Flemish government clashes with education sector over language test for newcomers
Academics and education providers are questioning the language test that newcomers to Flanders will have to take as part of their integration programme from September. Based on an initial pilot study, experts from the Centre for Language and Education (CTO) conclude that the test is not yet up to standard.
The standardised language test must be scientifically validated by the CTO, which is affiliated with KU Leuven. CTO says this would not be possible in September, and a valid and reliable test could not be produced before March or April next year.
"From a scientific point of view, we do not and will not support the current scenario"
According to a recently published analysis, "the test does not reliably measure the learner's language level. From a scientific point of view, we do not and will not support the current scenario. It is clear that we do not yet have a valid, reliable and fair test".
Nevertheless, Flemish Education minister Ben Weyts (N-VA) is determined to persevere. "We have to give non-native speakers the guarantee that they can reach the same language level wherever they are. This test is a much-needed lever for everyone who wants to integrate in Flanders," he told De Standaard.
He stressed that, in addition to the standardised test, the evaluation of the education centre would continue to play a role in the assessment.
'Problematic and unrealistic'
In a letter sent to Weyts last week, the education umbrella organisations and primary education centres described the situation as "problematic" and the implementation as "totally unrealistic". For example, none of the promised training has yet taken place, and the test appears to take six hours instead of the stipulated two.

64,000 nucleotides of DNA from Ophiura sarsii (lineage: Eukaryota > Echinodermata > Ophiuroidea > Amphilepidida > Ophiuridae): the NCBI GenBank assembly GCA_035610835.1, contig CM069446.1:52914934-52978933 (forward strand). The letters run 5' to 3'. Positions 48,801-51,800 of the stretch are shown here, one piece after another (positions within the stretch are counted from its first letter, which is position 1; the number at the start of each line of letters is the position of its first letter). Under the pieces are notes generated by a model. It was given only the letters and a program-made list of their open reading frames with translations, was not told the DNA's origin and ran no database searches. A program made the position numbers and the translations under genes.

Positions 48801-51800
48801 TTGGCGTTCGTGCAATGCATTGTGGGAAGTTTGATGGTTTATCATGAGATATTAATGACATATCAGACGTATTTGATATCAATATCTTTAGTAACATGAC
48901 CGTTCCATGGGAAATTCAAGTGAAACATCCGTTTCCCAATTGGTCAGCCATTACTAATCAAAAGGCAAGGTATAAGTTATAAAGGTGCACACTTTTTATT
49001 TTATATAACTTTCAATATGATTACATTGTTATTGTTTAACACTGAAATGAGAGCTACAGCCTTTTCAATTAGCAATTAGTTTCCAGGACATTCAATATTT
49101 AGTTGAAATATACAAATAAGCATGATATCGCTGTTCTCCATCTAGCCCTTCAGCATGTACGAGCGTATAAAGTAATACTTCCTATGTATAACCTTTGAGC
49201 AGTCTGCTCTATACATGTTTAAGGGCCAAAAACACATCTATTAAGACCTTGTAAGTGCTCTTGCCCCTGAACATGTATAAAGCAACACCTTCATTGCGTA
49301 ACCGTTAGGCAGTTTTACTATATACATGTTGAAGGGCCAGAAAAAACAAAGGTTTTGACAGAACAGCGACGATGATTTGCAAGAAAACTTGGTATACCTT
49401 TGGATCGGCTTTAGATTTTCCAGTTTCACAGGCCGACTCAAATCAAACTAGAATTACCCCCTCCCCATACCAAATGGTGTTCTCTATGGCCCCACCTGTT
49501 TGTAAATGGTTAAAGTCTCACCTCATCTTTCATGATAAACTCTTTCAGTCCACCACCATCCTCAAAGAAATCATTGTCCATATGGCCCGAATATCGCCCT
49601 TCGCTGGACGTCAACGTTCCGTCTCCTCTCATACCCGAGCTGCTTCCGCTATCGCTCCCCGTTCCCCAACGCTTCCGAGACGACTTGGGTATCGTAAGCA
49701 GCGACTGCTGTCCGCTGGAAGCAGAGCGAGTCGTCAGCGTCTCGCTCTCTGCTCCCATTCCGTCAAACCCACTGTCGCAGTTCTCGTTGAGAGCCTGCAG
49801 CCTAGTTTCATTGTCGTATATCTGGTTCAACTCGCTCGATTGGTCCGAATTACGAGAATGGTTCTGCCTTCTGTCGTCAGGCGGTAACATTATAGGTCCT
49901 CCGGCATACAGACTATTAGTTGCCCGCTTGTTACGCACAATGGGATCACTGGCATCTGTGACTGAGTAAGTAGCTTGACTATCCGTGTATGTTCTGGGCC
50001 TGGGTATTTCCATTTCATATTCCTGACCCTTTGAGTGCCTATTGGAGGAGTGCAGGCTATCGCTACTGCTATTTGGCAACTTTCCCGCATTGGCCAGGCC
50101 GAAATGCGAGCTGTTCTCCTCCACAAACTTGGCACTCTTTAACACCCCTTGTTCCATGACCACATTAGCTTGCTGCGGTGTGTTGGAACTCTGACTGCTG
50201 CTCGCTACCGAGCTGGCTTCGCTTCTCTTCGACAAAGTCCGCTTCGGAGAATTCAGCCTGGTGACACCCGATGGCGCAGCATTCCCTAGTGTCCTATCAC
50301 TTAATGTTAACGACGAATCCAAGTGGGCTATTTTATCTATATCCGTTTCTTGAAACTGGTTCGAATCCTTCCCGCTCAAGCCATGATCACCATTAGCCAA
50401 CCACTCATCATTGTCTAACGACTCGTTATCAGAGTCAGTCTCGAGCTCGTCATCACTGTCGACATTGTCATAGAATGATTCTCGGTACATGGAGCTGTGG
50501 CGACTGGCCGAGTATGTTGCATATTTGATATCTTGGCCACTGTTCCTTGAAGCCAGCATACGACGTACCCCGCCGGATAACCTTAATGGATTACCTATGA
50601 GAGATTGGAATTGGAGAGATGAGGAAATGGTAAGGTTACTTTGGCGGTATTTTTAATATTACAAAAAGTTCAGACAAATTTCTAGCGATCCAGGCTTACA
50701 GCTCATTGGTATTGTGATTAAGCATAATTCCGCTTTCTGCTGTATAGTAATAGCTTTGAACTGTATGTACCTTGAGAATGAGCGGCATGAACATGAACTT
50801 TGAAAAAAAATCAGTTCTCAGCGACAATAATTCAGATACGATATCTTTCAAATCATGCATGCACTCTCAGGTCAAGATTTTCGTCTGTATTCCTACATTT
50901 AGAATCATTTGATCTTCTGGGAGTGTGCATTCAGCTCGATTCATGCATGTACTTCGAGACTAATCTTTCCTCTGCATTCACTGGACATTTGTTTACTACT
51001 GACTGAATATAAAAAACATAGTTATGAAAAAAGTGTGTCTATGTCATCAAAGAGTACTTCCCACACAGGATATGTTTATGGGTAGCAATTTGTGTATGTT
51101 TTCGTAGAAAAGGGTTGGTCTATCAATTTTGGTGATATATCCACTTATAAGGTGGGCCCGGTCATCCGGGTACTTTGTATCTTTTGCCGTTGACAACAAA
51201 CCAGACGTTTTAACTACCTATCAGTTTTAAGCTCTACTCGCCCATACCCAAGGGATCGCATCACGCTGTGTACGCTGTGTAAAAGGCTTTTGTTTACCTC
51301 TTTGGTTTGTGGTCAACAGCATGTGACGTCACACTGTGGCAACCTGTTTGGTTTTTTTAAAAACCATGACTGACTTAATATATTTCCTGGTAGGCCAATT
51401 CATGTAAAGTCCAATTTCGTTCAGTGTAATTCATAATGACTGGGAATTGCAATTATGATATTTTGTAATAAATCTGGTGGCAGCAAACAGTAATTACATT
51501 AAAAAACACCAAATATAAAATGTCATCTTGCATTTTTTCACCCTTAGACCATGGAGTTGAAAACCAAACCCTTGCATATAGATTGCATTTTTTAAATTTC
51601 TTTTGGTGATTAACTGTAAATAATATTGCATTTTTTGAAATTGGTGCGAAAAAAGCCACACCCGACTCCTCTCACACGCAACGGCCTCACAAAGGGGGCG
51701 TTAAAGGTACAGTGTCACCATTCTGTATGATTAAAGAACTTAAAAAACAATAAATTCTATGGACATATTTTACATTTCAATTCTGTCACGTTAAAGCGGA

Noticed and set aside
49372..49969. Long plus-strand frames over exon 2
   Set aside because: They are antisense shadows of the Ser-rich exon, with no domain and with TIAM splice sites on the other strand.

In addition to more resources, the education partners demand that the test should not have any legal consequences. Negotiations between the cabinet and the partners concerned took place on Monday and will continue on Tuesday.
Freedom of education
The new integration policy has attracted criticism, with adult education centres having gone to the Constitutional Court to challenge it. The fact that newcomers who learn Dutch as a second language have to take a compulsory test violates the freedom of education.
"Students can only get their diploma by passing this exam. In this way, the government is depriving us of the right and the decretal mission to determine the level of the course participants," said Veerle Adams, director of adult education centre CVO Lethas in Brussels. As evaluation is essential to education, this would be a disproportionate interference with the freedom of education.
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